We need to re-think medical ethics in the era of the Anthropocene, writes public health physician, Professor Tony Capon.

With the release of the latest Intergovernmental Panel on Climate Change report last month, scientists delivered a “final warning” on the climate crisis.

This United Nations report is further evidence that climate change is a major threat to human health in Australia and globally.

Notably, climate change is not the only global environmental change with major health consequences.

Pollution, biodiversity loss and ecosystem degradation all harm health in myriad ways.

Earth scientists now argue that, collectively, the human species is changing earth systems to such an extent that we are leaving the Holocene epoch (the time since the last ice age) and entering a new geological epoch called the Anthropocene.

In 2015, the Rockefeller Foundation and The Lancet published the report of their Commission on Planetary Health titled Safeguarding human health in the Anthropocene epoch.

The Commission found that, by almost any measure, human health is better now than at any time in the history of human life on earth.

However, these health gains have come at the cost of degradation of natural systems on a scale never seen previously.

The Commission concluded that continuing degradation of earth systems threatens to reverse the health gains of the past century.

Medical ethics

So, environmental change harms health — what has that got to do with medical ethics?

The reason this is relevant to medical ethics is that modern health care has a big environmental footprint.

In 2020, we published the first global assessment of the environmental footprint of health care.

We found that, internationally, health care was responsible for 4.4% of all greenhouse gas emissions, 2.8% of all particulate matter, 3.4% of all nitrogen oxides, and 3.6% of all sulphur dioxide. All these environmental pollutants harm health in different ways.

As we care for health, we’re harming health at the same time.

Modern medical ethics can be traced back to Hippocrates in ancient Greece, some 2500 years ago.

Hippocrates wrote books including On airs, waters and places. He was speaking to his patients, thinking about how they lived and where they lived, and making ecological deductions about their health.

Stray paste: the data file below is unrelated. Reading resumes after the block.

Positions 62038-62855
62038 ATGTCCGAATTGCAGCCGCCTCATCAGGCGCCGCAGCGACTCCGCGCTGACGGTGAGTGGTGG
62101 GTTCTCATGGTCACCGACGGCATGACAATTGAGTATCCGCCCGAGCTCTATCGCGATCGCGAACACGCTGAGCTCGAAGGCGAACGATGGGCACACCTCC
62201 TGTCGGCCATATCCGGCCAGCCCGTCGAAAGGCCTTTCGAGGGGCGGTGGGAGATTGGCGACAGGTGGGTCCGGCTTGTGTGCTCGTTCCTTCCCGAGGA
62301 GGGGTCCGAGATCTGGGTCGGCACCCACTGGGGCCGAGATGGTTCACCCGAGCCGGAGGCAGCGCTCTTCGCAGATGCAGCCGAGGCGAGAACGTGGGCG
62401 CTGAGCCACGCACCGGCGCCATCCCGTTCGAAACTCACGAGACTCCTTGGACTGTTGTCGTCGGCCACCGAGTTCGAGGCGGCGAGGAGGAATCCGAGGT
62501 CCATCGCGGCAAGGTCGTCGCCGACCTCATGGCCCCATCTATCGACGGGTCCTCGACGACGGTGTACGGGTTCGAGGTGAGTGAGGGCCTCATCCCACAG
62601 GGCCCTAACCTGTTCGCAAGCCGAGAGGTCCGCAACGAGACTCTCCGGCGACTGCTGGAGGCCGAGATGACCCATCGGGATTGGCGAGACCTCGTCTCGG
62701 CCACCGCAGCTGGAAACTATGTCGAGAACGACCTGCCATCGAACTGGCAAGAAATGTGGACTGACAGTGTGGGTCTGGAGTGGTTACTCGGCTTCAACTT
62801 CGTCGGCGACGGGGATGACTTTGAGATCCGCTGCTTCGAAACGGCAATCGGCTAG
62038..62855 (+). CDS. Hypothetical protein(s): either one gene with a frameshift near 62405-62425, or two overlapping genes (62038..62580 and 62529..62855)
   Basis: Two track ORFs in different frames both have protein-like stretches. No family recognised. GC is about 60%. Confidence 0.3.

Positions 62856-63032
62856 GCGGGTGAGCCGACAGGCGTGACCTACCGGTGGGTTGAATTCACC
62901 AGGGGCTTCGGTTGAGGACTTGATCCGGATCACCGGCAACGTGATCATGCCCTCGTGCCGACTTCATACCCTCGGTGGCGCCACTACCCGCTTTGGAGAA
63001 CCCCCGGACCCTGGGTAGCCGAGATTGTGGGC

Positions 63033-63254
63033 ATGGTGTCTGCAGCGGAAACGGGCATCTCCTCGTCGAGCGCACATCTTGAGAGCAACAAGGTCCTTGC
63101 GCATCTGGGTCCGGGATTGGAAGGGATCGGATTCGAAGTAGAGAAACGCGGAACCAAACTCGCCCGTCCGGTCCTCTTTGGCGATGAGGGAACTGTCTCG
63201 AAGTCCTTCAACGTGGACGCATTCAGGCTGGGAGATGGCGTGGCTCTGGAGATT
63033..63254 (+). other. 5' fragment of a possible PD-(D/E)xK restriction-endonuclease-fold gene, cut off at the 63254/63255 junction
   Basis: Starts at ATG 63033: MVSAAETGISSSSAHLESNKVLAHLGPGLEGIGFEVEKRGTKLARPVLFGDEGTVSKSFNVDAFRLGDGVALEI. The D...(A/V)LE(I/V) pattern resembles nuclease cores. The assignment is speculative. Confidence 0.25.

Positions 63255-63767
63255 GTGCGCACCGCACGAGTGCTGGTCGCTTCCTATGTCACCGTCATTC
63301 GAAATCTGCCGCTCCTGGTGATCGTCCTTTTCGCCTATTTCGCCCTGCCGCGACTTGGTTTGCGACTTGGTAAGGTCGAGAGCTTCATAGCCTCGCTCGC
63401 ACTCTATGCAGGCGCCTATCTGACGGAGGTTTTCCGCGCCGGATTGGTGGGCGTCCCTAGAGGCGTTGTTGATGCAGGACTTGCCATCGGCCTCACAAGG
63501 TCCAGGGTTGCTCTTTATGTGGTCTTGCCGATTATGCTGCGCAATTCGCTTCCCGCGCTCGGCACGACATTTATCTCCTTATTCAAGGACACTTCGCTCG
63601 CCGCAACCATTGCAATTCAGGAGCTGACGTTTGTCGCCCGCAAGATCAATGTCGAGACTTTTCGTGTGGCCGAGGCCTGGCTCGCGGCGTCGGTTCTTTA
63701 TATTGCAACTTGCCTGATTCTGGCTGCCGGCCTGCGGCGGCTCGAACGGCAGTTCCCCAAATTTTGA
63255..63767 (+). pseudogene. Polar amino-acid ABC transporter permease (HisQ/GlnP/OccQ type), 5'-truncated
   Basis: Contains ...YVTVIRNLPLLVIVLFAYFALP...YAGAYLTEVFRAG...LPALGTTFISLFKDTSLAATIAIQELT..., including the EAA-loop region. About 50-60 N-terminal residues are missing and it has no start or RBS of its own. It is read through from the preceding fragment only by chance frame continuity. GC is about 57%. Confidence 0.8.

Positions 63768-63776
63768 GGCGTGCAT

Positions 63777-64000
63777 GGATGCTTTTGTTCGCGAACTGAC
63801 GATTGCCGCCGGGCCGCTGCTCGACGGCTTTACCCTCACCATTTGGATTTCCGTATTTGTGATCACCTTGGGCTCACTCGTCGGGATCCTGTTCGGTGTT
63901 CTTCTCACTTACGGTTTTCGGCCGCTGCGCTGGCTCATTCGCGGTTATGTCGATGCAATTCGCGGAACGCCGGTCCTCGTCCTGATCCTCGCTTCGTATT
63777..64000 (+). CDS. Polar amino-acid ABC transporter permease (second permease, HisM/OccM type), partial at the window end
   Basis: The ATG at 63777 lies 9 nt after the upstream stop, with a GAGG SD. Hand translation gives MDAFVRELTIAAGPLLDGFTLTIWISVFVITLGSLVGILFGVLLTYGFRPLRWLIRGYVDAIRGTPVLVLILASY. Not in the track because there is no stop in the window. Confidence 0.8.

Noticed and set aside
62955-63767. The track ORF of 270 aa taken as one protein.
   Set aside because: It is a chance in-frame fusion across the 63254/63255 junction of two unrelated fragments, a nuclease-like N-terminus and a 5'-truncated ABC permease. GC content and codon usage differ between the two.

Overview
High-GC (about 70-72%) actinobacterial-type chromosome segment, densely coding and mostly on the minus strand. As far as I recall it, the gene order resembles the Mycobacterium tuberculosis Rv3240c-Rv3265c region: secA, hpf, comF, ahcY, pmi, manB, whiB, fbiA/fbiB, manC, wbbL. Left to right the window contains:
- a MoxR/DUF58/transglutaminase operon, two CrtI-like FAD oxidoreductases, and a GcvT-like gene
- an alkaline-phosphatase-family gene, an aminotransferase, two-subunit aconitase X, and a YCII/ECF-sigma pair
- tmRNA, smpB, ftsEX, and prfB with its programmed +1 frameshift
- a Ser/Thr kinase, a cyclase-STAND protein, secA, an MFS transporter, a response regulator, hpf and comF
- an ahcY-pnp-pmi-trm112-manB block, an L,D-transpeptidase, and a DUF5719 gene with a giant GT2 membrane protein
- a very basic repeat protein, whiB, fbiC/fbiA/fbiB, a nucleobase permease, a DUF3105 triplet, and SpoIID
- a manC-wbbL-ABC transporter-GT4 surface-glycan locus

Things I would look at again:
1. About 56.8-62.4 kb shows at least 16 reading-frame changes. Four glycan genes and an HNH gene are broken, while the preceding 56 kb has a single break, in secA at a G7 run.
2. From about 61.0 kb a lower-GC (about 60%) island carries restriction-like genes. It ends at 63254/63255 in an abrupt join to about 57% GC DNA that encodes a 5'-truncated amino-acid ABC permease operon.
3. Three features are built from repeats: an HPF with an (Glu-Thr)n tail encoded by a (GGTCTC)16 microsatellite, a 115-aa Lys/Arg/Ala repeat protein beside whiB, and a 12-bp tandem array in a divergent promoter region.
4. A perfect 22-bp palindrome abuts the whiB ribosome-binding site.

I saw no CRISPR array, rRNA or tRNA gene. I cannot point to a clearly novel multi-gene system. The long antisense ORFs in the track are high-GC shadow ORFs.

In this context, he advanced the Hippocratic Oath as ethical guideposts for medical practice.

Fast forward to modern times and the Declaration of Geneva was adopted by the World Medical Association in 1948. The Declaration outlines the professional duties of physicians and affirms the ethical principles of the medical profession.

For earth scientists, the middle of the 20th century also marks the beginning of what is called the Great Acceleration in consumption that underpins the Anthropocene.

Since 1948, the Declaration of Geneva has been amended and edited several times, most recently in 2017. However, there is no mention of natural systems in the current version.

Perhaps it’s time for this to change?

There is no doubt that human health and wellbeing entirely depends on the health of natural systems, and there is also no doubt that health care has a large environmental footprint.

It follows that when making clinical decisions in the Anthropocene, physicians must take care to minimise the environmental footprint of the care they provide.

The pressing need for a re-think

It’s been argued that doctors should take a Planetary Health Pledge. However, it would also make sense to integrate this important issue into the Declaration of Geneva.

Beyond the Declaration, it’s clear that health systems must urgently get their own house in order by addressing their environmental footprint.

The National Health Service (NHS) in the United Kingdom recently announced an ambition to be the world’s first net zero health system. The Australian Government is currently consulting about our first National Health and Climate Strategy.  

Achieving these ambitions will require a change of clinical culture and mindset.

Health care must account for its environmental footprint. Health workers will need new skills to address these challenges.

As modern physicians, we have a duty of care to both people and the planet.

Tony Capon FAFPHM directs the Monash Sustainable Development Institute in Melbourne. He is a public health physician, a Commissioner with the Rockefeller Foundation—Lancet Commission on Planetary Health, a member of the MJA Editorial Advisory Group, and a member of the Expert Advisory Committee for the Climate and Health Alliance.

The statements or opinions expressed in this article reflect the views of the authors and do not necessarily represent the official policy of the AMA, the MJA or InSight+ unless so stated. 

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